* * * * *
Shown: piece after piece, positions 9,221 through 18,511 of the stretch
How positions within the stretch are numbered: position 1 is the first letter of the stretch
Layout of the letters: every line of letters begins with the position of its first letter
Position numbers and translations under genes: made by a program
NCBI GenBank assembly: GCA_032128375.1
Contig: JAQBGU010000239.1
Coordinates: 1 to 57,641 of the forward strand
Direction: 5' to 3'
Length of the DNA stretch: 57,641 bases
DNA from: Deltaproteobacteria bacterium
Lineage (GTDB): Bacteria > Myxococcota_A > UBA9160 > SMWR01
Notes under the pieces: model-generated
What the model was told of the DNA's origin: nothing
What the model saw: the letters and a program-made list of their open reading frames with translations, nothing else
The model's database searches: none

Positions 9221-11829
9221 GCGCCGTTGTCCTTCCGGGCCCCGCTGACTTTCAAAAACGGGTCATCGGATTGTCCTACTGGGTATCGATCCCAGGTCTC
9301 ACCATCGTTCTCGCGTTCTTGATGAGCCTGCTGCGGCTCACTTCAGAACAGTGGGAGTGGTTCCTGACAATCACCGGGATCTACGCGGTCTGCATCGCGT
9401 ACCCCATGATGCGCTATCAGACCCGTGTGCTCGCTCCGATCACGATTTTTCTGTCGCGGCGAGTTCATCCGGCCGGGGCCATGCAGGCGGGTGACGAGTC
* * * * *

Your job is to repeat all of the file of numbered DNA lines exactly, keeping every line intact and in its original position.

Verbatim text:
Shown: piece after piece, positions 9,221 through 18,511 of the stretch
How positions within the stretch are numbered: position 1 is the first letter of the stretch
Layout of the letters: every line of letters begins with the position of its first letter
Position numbers and translations under genes: made by a program
NCBI GenBank assembly: GCA_032128375.1
Contig: JAQBGU010000239.1
Coordinates: 1 to 57,641 of the forward strand
Direction: 5' to 3'
Length of the DNA stretch: 57,641 bases
DNA from: Deltaproteobacteria bacterium
Lineage (GTDB): Bacteria > Myxococcota_A > UBA9160 > SMWR01
Notes under the pieces: model-generated
What the model was told of the DNA's origin: nothing
What the model saw: the letters and a program-made list of their open reading frames with translations, nothing else
The model's database searches: none

Positions 9221-11829
9221 GCGCCGTTGTCCTTCCGGGCCCCGCTGACTTTCAAAAACGGGTCATCGGATTGTCCTACTGGGTATCGATCCCAGGTCTC
9301 ACCATCGTTCTCGCGTTCTTGATGAGCCTGCTGCGGCTCACTTCAGAACAGTGGGAGTGGTTCCTGACAATCACCGGGATCTACGCGGTCTGCATCGCGT
9401 ACCCCATGATGCGCTATCAGACCCGTGTGCTCGCTCCGATCACGATTTTTCTGTCGCGGCGAGTTCATCCGGCCGGGGCCATGCAGGCGGGTGACGAGTC